Tennessee police department updates policy to require cops to stop police brutality

Tennessee police department updates policy to require cops to stop police brutality
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A police chief in Tennessee who said last month that officers who “don’t have an issue” with the arrest of George Floyd should turn in their badges has issued guidelines requiring officers to stop others from committing acts of police brutality and abuse of authority.

According to a local ABC station, Chattanooga Police Chief David Roddy amended his office’s code of conduct on Monday to include what he called a “duty to intervene.” 

“Each department member has the individual responsibility to intervene and stop any other member from committing an unlawful or improper act, including but not limited to, acts of brutality, abuses of process, abuses of authority, and any other criminal acts or major violations of department rules and procedures. Successful intervention does not negate a duty to report," the code now reportedly states.

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Roddy also reportedly added that members of the department could face disciplinary action if they don’t adhere to the updated policy.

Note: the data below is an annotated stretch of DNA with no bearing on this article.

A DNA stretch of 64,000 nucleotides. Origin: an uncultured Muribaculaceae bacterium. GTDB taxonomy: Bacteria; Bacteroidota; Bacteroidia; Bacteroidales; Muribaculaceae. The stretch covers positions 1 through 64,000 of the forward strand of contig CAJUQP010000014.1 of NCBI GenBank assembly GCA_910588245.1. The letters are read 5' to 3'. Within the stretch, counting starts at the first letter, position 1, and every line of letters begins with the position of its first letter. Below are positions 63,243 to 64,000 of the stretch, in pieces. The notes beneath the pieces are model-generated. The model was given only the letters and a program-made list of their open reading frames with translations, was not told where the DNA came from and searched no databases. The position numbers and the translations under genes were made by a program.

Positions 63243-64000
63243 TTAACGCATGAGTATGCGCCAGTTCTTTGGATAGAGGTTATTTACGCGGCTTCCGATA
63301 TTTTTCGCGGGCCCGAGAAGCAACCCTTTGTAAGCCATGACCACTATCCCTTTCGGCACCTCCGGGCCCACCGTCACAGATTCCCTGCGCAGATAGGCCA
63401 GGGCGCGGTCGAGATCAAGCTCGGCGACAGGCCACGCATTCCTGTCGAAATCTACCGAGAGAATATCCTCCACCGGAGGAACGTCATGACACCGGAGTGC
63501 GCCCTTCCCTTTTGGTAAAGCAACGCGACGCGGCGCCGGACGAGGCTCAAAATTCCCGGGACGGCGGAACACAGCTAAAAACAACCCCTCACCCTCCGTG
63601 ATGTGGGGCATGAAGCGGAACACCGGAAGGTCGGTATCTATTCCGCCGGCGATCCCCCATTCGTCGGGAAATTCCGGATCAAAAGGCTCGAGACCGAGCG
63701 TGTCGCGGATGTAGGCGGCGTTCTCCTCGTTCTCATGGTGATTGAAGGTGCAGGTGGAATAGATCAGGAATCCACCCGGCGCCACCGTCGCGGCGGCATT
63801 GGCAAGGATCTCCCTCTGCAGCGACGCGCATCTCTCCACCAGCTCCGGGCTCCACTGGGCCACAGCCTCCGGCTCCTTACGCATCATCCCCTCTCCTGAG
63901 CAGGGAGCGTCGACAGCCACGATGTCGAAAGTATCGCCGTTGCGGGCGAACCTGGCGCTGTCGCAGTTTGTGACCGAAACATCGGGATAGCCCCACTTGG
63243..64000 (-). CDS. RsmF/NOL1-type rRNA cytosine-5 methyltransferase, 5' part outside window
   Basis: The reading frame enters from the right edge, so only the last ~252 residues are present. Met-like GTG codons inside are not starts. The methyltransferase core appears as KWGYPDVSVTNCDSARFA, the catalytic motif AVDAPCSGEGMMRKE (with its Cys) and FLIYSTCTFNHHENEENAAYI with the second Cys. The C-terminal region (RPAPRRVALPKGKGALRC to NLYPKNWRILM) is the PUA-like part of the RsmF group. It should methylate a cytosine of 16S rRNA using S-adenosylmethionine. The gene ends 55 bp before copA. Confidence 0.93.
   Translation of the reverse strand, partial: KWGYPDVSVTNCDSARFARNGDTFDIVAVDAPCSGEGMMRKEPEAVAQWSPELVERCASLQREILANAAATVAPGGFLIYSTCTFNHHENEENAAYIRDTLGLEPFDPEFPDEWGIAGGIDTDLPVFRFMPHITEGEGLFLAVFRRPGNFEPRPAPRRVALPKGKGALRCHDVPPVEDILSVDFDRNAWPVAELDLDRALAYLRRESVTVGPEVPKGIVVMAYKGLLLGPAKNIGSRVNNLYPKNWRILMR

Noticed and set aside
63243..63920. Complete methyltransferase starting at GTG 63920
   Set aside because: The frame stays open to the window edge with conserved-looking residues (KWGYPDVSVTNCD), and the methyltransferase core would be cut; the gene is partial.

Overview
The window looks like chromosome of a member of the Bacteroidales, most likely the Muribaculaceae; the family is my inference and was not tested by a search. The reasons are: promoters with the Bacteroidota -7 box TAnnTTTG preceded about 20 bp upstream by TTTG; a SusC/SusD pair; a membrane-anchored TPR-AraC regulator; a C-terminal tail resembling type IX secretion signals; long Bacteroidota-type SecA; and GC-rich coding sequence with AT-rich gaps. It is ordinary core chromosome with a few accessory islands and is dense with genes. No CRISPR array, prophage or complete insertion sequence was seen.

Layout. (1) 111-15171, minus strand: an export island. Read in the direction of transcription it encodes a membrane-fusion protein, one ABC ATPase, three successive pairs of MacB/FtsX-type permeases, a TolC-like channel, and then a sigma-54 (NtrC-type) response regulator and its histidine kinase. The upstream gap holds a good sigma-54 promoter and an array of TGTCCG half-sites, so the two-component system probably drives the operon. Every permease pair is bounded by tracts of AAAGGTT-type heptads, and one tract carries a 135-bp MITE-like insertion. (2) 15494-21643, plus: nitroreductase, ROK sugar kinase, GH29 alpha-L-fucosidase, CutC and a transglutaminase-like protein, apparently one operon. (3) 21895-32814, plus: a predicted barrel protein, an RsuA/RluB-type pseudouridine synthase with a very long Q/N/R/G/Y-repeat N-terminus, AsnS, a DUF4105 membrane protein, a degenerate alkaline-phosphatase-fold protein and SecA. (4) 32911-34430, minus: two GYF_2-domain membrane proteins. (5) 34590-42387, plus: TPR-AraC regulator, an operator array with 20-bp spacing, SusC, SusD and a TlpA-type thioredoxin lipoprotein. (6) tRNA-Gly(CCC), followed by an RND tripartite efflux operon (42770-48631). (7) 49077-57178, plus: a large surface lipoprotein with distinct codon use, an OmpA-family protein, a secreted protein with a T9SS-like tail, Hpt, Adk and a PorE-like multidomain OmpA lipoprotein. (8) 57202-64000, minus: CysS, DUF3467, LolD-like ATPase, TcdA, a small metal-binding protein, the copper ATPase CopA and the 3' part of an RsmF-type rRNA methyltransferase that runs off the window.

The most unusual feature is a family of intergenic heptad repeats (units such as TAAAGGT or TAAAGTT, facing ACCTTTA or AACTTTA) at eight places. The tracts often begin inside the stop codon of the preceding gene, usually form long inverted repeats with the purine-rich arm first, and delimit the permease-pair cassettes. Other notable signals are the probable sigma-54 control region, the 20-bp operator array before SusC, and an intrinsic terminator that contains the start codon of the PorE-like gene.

The move comes less than three weeks after the death of George Floyd, an unarmed black man who died in Minneapolis on May 25 after a white officer knelt on his neck during an arrest. Floyd could be heard in footage of the arrest saying, “I can’t breathe,” as the officer continued to pin him to the ground. 

Days after Floyd's death, Roddy took to Twitter with a message for officers who saw no issue with the arrest.

“There is no need to see more video,” Roddy said in the tweet. “There no need to wait to see how ‘it plays out.’ There is no need to put a knee on someone’s neck for NINE minutes. There IS a need to DO something.”

“If you wear a badge and you don’t have an issue with this...turn it in,” he added.

The tweet has since drawn more than 640,000 likes and over 158,000 retweets.

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In remarks on Monday, Roddy also reportedly highlighted existing policy within his department requiring officers to give a “verbal notice” of their identity to a suspected criminal before using or threatening to use force. 

“An officer may use deadly force to effect an arrest only if all other reasonable means of apprehension have been exhausted or are unavailable, and where feasible, the officer has given notice of such officer's identity as such and given a warning that deadly force may be used unless resistance or flight ceases,” a section of the office’s policy on the matter reportedly states.

According to the station, Roddy said Monday that he “updated and highlighted existing policy to reflect not only the current expectations of our police department, but what I also know is in the hearts and character of your officers.”

“I look forward to the coming conversations and encourage the inclusion of many representatives to include community leaders, law enforcement, and some of those who’ve expressed their concerns in recent days,” he added.